The older mini-W was keen on buying a goat for Christmas - one of the 'living gifts' that charities invite you to send to the developing world. Delighted at her early sense of social responsibility, I said that if she saved up enough pocket money to buy one of the trusty ruminants, I would get one too. It was a kind of BOGOF deal with a benevolent twist.
Little did I know that I was about to enter a world of extreme kitsch. On the Oxfam website, our goat 'couple' is pictured dressed for a wedding. Mrs Goat is wearing a veil, while the groom proudly boasts a top hat. All that's missing is the Best Goat making his after-dinner speech.
'Go on,' the excitable copywriter urges us. 'Do it for the kids!'
It's good to know that the animals we're sending are happily married, as co-habiting goats are probably frowned upon in many parts of the developing world. Two goats of the same sex would be absolutely out of the question, even if there had been some kind of civil ceremony.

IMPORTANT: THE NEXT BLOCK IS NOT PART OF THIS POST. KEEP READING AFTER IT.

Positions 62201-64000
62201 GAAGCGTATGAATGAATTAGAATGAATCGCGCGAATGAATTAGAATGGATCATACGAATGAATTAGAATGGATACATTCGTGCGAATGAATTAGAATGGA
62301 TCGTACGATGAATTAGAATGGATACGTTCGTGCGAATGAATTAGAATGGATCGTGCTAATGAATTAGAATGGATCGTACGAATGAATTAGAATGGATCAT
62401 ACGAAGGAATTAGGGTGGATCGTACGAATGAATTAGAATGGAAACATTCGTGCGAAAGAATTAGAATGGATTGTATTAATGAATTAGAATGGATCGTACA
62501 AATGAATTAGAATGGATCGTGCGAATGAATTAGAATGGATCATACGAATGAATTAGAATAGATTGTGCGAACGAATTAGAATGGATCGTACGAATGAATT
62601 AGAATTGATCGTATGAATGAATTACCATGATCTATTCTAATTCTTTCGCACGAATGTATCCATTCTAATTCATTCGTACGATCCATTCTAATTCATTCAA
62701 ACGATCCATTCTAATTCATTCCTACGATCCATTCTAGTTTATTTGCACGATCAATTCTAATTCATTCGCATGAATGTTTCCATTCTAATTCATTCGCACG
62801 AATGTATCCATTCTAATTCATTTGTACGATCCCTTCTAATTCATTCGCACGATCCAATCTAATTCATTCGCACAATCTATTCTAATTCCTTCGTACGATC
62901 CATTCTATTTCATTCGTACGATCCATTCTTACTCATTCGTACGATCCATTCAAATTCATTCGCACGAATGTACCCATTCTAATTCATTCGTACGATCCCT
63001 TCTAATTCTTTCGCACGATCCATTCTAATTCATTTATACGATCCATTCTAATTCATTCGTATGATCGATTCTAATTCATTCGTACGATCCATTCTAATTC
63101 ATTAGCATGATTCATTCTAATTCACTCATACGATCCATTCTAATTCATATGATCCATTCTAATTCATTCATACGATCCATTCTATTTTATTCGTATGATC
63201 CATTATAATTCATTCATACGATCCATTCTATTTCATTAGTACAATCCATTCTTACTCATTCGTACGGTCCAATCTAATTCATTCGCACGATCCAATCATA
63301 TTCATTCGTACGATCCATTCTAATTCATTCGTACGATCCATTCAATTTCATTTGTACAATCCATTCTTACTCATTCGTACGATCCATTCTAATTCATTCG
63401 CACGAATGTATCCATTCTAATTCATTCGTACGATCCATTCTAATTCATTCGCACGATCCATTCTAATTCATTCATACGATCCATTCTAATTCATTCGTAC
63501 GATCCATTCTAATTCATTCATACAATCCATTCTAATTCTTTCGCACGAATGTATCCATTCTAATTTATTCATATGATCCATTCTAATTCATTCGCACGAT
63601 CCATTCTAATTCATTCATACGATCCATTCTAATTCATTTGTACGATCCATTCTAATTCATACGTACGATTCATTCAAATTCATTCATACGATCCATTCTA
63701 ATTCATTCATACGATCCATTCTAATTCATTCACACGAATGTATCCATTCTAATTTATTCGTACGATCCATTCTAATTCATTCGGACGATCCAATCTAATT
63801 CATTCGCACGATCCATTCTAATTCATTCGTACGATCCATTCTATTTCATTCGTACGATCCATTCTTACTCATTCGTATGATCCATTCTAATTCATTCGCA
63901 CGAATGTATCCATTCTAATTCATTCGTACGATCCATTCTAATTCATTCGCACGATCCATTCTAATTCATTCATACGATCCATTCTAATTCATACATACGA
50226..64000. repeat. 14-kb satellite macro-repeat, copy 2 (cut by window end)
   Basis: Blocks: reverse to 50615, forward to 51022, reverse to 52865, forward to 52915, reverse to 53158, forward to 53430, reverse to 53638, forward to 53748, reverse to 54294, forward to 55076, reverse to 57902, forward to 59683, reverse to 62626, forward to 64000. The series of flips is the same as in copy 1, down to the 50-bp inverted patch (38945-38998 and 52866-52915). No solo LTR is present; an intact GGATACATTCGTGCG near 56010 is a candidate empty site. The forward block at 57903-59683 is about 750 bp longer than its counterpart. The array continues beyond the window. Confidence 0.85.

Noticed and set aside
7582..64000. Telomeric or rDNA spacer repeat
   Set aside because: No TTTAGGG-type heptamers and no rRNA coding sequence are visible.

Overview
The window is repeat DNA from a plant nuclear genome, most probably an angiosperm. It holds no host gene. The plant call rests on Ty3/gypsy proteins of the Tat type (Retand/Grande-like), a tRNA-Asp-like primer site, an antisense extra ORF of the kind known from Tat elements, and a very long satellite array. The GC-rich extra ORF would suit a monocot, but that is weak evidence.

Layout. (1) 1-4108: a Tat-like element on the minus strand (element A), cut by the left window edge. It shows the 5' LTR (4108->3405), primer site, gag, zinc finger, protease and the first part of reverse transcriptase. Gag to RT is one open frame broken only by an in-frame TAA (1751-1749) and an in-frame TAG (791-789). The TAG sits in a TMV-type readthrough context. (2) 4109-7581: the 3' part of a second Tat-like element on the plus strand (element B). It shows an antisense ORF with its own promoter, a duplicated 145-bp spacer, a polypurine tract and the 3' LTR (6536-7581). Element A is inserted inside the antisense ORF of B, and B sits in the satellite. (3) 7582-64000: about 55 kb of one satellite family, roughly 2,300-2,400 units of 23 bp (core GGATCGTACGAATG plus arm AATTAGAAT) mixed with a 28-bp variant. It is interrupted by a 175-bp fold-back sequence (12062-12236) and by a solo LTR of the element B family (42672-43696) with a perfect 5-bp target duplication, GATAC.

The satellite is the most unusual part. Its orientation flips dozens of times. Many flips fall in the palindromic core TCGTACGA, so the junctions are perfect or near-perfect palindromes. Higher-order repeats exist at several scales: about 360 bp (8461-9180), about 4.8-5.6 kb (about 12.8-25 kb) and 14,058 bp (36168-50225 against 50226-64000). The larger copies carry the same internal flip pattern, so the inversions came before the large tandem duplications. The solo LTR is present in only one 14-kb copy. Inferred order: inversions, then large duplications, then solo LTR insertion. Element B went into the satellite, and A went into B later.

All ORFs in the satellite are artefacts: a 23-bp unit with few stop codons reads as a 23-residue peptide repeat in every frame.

The mini-W has an idea that the living gifts are being flown out to Africa. In my own fevered imagination, I wondered whether they might be taking the honeymoon suite on a cruise ship. The reality - that they're probably found in Africa anyway and are simply given to communities that need them - was causing some confusion among the younger generation at Woodford Towers, so I decided to let the subject drop. Until Mrs W happened to chip in with an idea for a TV sketch.
She envisaged a scenario in which the gift vouchers go to Africa by mistake and the goats end up at the door of the well-meaning donor in Hampstead. Nice idea and copyright Mrs W, all rights reserved. Of course, in that kind of mix-up, it wouldn't matter if the goats weren't married. They'd be made welcome regardless of their marital status, gender or sexuality.